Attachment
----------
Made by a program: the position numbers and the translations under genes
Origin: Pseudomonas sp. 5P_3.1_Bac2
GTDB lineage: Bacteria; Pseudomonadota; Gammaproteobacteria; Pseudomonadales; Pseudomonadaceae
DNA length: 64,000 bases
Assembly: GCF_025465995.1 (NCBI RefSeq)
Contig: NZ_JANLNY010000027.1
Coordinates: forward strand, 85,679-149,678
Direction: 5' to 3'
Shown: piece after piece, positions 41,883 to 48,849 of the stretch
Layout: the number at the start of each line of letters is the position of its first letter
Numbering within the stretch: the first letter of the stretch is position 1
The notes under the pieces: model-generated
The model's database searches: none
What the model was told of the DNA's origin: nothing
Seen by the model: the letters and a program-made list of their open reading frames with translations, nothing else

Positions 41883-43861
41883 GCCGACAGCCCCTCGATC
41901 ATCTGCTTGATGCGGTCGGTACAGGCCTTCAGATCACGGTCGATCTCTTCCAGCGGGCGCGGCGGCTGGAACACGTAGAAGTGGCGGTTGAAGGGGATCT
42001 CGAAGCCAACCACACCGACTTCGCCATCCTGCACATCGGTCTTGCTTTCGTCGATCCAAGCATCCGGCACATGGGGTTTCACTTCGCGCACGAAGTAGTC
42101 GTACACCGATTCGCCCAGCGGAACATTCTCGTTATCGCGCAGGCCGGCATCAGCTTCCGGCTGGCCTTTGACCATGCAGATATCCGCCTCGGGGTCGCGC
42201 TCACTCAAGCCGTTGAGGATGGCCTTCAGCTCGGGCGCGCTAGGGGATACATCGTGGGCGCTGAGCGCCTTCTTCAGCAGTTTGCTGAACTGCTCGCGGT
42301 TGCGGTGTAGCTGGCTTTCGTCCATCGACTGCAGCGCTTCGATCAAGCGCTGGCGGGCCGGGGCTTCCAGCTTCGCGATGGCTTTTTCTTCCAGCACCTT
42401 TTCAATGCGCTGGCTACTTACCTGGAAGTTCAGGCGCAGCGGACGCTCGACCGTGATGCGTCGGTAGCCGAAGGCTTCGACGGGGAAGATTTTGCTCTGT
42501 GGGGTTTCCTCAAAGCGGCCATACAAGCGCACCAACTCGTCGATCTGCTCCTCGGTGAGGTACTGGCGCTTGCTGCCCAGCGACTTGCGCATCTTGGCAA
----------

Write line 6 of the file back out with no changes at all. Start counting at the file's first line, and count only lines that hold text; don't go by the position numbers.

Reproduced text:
Contig: NZ_JANLNY010000027.1